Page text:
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Pseudoscience and the Paranormal Paperback – March 1, 2003
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Top Customer Reviews
Hines' chapter on psychoanalysis should be mandatory reading for all persons who still believe Sigmund Freud's imbecilic fantasy differs in any qualitative way from spilling one's guts to a bartender, taxi driver or hetaera, particularly TV scriptwriters who regularly portray psychoshrinks as something other than self-deluded humbugs.
Hines catalogues an abundance of evidence that polygraphs are no more effective as lie detectors than tossing a coin, "Heads it's the truth and tails it's a lie." He described an experiment conducted by "Sixty Minutes," in which polygraph operators from several firms were asked to determine which CBS employee was responsible for a series of thefts. Each operator was given a hint that a particular individual was the prime suspect.Read more ›
The author covers many areas in this book and offers, for the most part, sound reasons for not believing in the subjects he is attempting to debunk. The book is very detailed, but still very readable.
Anyone who enjoyed this book should also check out the following: Carl Sagan's Demon Haunted World, James Randi's Flim Flam, and Henry Gordon's Extra Sensory Deception. These books, along with the book being reviewed, are among the best available dealing with the subject of debunking paranormal claims. They should all be read to help build what Carl Sagan calls a "Baloney Detection Kit".
People really want to believe in the paranormal, and rarely want to have their beliefs challenged with rational explanations. Why let the truth get in the way of a good story? But the truth is the truth, and sometimes, when Dr. Hines tells it, it's even better than the fiction.
Most people think that having an open mind means being receptive to strange and "unbelievable" things. I think that having an open mind means being receptive to all possibilities -- including those that indicate that some unbelievable things really shouldn't BE believed. If you consider yourself an rational thinker, take the time to read this book, and give it to others as a truly magical gift -- the gift of reason.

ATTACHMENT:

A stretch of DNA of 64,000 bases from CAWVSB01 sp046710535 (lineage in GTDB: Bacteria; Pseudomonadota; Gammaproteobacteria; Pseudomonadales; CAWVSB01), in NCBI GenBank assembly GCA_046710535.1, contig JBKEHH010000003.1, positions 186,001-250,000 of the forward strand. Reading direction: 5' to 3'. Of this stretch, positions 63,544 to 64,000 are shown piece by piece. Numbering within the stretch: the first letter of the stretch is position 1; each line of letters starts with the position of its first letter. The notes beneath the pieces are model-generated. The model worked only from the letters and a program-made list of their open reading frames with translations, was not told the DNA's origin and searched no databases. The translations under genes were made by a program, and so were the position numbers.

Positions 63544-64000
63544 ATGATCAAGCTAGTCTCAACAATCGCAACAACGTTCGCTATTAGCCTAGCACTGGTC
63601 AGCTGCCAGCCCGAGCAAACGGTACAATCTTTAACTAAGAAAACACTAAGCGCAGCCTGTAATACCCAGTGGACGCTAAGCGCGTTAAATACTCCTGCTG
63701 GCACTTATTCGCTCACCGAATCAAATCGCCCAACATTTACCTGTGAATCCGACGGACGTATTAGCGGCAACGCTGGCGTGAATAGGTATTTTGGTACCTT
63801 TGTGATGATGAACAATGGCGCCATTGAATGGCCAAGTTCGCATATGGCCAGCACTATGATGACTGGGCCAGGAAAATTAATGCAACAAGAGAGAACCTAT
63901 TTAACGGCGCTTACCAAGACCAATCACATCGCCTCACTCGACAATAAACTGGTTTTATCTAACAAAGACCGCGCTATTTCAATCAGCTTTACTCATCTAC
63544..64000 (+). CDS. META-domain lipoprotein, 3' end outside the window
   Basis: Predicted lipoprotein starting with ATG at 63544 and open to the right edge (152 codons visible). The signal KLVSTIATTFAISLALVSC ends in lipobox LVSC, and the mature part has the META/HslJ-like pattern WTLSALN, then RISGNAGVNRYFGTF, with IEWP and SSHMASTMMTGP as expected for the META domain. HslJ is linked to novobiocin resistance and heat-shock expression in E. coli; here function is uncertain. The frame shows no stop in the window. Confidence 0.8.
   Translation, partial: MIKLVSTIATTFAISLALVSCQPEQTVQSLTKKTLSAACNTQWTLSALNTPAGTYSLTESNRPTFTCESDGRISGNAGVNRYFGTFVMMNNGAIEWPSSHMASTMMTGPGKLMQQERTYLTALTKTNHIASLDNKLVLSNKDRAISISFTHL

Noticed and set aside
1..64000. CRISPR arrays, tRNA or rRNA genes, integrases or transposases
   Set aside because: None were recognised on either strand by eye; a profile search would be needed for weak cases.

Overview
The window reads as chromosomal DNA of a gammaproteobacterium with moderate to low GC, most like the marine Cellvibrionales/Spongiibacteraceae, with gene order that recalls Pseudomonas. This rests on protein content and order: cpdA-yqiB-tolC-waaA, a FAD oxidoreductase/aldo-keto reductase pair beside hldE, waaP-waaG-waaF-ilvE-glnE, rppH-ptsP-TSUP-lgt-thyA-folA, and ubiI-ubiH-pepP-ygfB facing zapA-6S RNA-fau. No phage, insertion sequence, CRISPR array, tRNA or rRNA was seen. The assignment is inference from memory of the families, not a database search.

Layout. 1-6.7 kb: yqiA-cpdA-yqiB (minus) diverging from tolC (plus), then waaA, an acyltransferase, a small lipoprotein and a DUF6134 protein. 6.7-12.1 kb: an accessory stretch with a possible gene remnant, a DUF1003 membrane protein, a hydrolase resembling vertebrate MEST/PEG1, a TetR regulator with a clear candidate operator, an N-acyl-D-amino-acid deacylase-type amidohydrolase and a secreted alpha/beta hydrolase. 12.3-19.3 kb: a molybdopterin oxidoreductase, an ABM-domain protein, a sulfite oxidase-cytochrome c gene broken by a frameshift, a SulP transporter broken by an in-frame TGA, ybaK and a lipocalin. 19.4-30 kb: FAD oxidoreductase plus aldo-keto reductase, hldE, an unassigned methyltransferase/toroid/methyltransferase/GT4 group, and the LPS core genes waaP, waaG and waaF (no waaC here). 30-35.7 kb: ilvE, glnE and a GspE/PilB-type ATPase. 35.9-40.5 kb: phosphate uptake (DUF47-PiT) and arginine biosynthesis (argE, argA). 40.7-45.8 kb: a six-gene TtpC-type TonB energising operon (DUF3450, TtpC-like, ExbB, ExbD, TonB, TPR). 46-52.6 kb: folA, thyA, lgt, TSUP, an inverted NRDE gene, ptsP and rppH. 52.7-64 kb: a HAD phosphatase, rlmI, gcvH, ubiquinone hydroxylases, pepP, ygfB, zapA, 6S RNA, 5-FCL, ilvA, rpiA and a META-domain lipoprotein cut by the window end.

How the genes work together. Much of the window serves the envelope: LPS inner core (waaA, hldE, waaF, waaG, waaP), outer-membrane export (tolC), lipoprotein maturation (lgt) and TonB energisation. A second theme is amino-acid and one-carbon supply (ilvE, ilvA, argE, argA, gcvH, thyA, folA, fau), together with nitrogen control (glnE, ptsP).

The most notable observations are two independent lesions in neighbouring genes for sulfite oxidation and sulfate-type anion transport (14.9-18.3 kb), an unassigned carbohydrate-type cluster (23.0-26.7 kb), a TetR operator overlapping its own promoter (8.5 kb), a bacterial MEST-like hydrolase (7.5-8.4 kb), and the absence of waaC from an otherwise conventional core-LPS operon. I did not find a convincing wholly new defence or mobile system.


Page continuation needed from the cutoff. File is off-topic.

The author emphasizes both the necessity and importance of scientific testing by adequately providing numerous historical instances where many sincere individuals, as well as many reputable scientists, believed they discovered incontestable evidence for the existence of a supernatural phenomenon. When in fact, the explanations for the purportedly supernatural phenomenon were more mundane than was initially believed.
Each chapter provides a clear assessment of a set of ideas relating to a specific pseudoscience and paranormal belief.
For instance, in the second chapter, Hines discusses the beginning of nineteenth century Spiritualism and describes the fraudulent methods employed by alleged mediums and psychics to obtain information to give to the person who is inquiring about a deceased loved one, a certain question concerning the future, or any event the unwary victim of these charlatans wants to come to fruition.
The third chapter--which is my favorite--contains a section which discusses how purported sightings and nocturnal visitations from ghosts, demons, little green men, as well as other fanciful and fictitious creatures, can be attributed to hypnagogic and hypnopompic hallucinations.
The subsequent chapters outline a plethora of topics that have been extensively addressed by other renowned skeptics.Read more ›
Most Recent Customer Reviews
I've used this in my teaching composition class. It has interesting short source material for students to spring off into longer research projects on strange subjects.Published 28 days ago by J. J. Sargent
All round knowledge on how to live a sceptical life both in everyday land professional life. It's life time knowledge.Published 2 months ago by Amazon Customer
In his chapter on astrology, Hines makes incorrect references about astrology and the astrologers who practice it, claiming that astrologers refuse to take into account precession,... Read morePublished 4 months ago by Amy Herring
An excellent overview of various types of pseudoscience. It's not quite a five-star book as there is little original material here (one of the exceptions is the author's account of... Read morePublished 5 months ago by John D. Muir
This is an excellent survey of paranormal claims from a skeptical point of view, encyclopedic in breadth. Read morePublished 6 months ago by John Harllee
I assume this book has been discredited since there are no newer reviews here. It just came across my path, and I would like to say that this is pseudoscience itself. Read morePublished 11 months ago by J. H. Chamberlain
Excellent reference for handling the neighbor that's always telling you about something weird they heard or saw on TV. Read morePublished 18 months ago by boneclub
Dr Hines does an excellent job of reminding us that every needle has its ginormous haystack. ... Not that that was the intent of this skeptic's guide to the pseudo-paranormal ---... Read morePublished on December 4, 2013 by BLS